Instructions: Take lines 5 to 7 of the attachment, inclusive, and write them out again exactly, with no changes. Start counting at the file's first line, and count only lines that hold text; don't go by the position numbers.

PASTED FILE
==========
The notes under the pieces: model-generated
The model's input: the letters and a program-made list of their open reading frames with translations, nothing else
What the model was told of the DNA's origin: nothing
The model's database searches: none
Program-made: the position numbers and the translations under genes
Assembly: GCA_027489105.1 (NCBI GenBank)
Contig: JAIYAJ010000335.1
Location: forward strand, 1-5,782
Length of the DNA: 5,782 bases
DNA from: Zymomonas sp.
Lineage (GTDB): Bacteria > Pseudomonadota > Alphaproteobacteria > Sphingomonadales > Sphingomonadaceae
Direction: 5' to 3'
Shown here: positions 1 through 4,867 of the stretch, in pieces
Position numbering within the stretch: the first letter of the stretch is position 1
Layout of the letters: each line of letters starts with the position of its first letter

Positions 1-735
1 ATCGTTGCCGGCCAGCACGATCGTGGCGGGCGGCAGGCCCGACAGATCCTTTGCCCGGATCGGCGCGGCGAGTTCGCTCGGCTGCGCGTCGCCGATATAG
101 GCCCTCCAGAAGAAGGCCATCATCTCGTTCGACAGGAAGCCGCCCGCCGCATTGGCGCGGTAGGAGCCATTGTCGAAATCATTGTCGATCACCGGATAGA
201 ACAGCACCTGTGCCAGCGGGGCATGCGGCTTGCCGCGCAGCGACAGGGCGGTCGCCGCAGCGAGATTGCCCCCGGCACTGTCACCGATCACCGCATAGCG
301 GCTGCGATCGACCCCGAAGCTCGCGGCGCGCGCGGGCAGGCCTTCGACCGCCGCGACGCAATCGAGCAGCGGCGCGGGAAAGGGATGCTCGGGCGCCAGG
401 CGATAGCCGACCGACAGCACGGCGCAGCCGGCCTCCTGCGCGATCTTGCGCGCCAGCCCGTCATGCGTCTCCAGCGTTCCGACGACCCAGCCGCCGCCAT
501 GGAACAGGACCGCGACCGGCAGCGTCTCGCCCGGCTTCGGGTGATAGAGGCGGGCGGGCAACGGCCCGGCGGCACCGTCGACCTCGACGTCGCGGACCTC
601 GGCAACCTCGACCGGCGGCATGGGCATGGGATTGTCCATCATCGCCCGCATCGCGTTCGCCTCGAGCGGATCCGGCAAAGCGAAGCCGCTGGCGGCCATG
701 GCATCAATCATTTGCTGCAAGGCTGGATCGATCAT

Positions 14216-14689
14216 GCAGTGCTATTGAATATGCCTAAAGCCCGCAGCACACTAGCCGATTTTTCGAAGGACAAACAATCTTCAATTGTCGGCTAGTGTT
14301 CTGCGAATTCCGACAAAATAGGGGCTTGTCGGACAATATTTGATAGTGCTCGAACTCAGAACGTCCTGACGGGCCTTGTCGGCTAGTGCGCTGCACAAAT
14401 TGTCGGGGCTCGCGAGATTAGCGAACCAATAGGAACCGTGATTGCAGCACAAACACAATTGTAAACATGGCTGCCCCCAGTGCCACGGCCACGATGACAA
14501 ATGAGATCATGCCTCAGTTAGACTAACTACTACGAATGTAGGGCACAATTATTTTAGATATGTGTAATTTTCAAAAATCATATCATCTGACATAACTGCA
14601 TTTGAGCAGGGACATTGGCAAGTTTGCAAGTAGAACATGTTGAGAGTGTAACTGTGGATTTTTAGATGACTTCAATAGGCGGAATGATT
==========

Program-made: the position numbers and the translations under genes
Assembly: GCA_027489105.1 (NCBI GenBank)
Contig: JAIYAJ010000335.1